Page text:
Fairy tales for Language teaching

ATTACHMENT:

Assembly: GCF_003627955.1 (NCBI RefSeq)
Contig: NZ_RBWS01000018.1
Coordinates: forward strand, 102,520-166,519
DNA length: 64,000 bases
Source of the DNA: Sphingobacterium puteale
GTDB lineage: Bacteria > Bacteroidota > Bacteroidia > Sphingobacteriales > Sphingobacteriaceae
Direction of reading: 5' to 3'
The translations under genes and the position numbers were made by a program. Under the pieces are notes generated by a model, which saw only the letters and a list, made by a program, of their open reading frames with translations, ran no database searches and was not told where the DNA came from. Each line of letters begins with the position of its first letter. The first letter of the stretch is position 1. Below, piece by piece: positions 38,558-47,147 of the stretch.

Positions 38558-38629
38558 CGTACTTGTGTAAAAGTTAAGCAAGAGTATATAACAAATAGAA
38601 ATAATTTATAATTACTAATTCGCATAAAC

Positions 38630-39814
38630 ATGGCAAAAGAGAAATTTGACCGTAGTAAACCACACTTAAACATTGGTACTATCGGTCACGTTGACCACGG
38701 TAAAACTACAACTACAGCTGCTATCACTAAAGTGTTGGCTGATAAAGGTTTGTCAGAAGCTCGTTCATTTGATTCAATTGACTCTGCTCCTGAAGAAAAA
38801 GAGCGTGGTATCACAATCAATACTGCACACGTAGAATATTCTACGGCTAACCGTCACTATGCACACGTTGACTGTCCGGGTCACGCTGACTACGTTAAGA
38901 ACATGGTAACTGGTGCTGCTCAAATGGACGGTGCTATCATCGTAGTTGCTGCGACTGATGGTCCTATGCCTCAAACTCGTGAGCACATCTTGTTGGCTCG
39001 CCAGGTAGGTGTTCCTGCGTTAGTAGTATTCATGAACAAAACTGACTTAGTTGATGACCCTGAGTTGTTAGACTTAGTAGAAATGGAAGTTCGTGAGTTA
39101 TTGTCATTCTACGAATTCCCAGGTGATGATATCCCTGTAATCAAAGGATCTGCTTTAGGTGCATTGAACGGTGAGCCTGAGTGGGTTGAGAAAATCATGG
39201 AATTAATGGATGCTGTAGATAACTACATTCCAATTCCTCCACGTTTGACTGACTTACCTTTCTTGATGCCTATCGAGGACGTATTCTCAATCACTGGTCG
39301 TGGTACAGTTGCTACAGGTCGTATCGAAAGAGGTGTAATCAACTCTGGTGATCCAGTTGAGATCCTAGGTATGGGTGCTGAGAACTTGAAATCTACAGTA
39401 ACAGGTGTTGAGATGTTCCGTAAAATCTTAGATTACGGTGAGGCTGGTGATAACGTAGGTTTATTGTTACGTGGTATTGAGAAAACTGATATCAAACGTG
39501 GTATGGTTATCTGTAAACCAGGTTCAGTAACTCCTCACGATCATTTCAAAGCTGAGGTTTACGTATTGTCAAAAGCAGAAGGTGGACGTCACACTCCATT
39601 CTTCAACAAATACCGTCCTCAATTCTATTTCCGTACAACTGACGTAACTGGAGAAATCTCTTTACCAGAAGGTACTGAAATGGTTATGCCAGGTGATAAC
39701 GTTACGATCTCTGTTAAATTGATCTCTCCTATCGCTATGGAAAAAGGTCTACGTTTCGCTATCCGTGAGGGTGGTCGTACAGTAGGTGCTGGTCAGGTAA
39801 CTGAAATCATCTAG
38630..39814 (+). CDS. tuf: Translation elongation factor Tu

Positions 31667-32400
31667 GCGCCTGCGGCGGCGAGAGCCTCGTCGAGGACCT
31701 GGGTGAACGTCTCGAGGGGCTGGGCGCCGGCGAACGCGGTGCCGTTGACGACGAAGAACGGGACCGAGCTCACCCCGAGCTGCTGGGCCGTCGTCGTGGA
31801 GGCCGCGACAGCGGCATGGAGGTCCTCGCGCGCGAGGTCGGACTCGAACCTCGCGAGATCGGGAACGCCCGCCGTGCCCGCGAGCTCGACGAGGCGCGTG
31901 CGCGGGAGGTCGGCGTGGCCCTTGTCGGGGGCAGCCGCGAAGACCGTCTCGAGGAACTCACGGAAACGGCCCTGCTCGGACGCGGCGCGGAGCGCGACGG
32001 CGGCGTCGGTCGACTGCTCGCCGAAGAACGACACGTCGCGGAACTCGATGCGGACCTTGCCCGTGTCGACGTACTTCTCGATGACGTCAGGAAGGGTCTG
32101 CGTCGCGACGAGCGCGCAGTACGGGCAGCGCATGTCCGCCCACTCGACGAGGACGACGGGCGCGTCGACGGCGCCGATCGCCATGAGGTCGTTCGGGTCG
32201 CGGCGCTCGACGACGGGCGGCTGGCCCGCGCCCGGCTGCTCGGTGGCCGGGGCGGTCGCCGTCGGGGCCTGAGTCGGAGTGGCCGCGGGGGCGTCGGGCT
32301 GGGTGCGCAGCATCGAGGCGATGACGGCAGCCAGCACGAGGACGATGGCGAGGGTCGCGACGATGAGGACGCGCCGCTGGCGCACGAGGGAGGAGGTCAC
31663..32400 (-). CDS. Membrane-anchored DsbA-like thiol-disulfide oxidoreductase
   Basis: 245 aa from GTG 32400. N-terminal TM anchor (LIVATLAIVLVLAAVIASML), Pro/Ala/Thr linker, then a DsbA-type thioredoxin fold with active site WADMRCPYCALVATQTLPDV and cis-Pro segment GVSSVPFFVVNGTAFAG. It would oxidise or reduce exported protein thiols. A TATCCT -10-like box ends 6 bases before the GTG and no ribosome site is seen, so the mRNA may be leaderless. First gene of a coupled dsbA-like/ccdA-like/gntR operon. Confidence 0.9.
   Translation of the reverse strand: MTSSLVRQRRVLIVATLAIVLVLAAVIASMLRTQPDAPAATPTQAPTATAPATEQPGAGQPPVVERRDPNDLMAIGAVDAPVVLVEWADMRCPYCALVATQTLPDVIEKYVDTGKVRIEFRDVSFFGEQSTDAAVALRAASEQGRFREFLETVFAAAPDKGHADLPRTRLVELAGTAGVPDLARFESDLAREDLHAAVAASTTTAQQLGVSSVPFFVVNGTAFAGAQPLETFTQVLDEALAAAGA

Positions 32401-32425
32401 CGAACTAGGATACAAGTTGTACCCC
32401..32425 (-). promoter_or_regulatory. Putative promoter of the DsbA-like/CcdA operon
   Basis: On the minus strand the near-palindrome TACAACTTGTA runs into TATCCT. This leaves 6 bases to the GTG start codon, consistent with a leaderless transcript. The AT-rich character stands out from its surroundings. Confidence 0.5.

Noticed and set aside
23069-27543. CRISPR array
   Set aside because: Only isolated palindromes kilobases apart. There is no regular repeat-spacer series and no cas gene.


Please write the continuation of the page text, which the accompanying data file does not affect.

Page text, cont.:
This project advocates for the use of fairytales as an authentic source of effective material for language instruction. The argument is based on a view of knowledge as distributed and learning as social and process oriented and includes discussion of the role of stories and prior knowledge in comprehension. Included in this view of learning is the role of community and participation in all learning and especially for language learning. The project discusses ESL Sociocultural Learning Theory and the importance of authentic materials to language instruction. As part of the discussion of the role of authentic materials, the project looks specifically at literature as an authentic cultural product before presenting information about fairy tales as a genre and cultural product. Fairytales, as the offloaded cultural knowledge created by the community, both smaller and larger, are a rich source of such material. The existing scholarship on the use of fairy tales in foreign and second language classes is reviewed, including the general conclusions that fairy tales are excellent sources of instructional material. The significant findings of such scholarship claim fairy tales support learning as motivating material that lowers learners’ affective filters while including important linguistic structures. Alongside this, as cultural products fairy tales also teach about the target language culture and can be used to develop intercultural communication skills. The format and variety of fairy tales produced also make them appropriate for diverse instruction. Included in the project is an experimental syllabus using fairy tale materials used for an academic writing university course. Examples of student work and a survey taken by students upon completion of the course are included in the appendices of the project. Using the discussed theories and pedagogy, this project presents curriculum for ESL/EFL courses intended to prepare learners to attend an English speaking university. The curriculum describes the significant assignments and practices using fairytale materials for two courses. The first course, for intermediate learners, focuses on building proficiency and confidence in the target language. The second course focuses on developing academic language to prepare learners to enter an academic community.